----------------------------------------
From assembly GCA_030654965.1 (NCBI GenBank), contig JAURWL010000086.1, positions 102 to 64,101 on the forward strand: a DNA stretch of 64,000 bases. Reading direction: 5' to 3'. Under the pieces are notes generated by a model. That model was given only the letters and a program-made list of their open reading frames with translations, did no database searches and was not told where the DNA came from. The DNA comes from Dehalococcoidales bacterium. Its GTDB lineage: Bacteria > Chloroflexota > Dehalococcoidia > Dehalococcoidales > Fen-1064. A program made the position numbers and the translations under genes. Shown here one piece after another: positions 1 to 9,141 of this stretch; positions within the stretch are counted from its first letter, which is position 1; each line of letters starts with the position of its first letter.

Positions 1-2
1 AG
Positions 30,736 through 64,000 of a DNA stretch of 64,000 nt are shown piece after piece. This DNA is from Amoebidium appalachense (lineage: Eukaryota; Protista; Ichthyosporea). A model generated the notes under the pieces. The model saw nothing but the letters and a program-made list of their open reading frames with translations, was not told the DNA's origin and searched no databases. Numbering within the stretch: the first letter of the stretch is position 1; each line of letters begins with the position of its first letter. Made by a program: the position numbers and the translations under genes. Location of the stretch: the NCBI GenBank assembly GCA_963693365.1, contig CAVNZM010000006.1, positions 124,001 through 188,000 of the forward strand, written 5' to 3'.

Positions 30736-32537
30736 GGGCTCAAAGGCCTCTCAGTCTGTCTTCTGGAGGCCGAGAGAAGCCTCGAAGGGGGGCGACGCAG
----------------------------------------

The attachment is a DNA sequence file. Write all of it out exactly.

From assembly GCA_030654965.1 (NCBI GenBank), contig JAURWL010000086.1, positions 102 to 64,101 on the forward strand: a DNA stretch of 64,000 bases. Reading direction: 5' to 3'. Under the pieces are notes generated by a model. That model was given only the letters and a program-made list of their open reading frames with translations, did no database searches and was not told where the DNA came from. The DNA comes from Dehalococcoidales bacterium. Its GTDB lineage: Bacteria > Chloroflexota > Dehalococcoidia > Dehalococcoidales > Fen-1064. A program made the position numbers and the translations under genes. Shown here one piece after another: positions 1 to 9,141 of this stretch; positions within the stretch are counted from its first letter, which is position 1; each line of letters starts with the position of its first letter.

Positions 1-2
1 AG
Positions 30,736 through 64,000 of a DNA stretch of 64,000 nt are shown piece after piece. This DNA is from Amoebidium appalachense (lineage: Eukaryota; Protista; Ichthyosporea). A model generated the notes under the pieces. The model saw nothing but the letters and a program-made list of their open reading frames with translations, was not told the DNA's origin and searched no databases. Numbering within the stretch: the first letter of the stretch is position 1; each line of letters begins with the position of its first letter. Made by a program: the position numbers and the translations under genes. Location of the stretch: the NCBI GenBank assembly GCA_963693365.1, contig CAVNZM010000006.1, positions 124,001 through 188,000 of the forward strand, written 5' to 3'.

Positions 30736-32537
30736 GGGCTCAAAGGCCTCTCAGTCTGTCTTCTGGAGGCCGAGAGAAGCCTCGAAGGGGGGCGACGCAG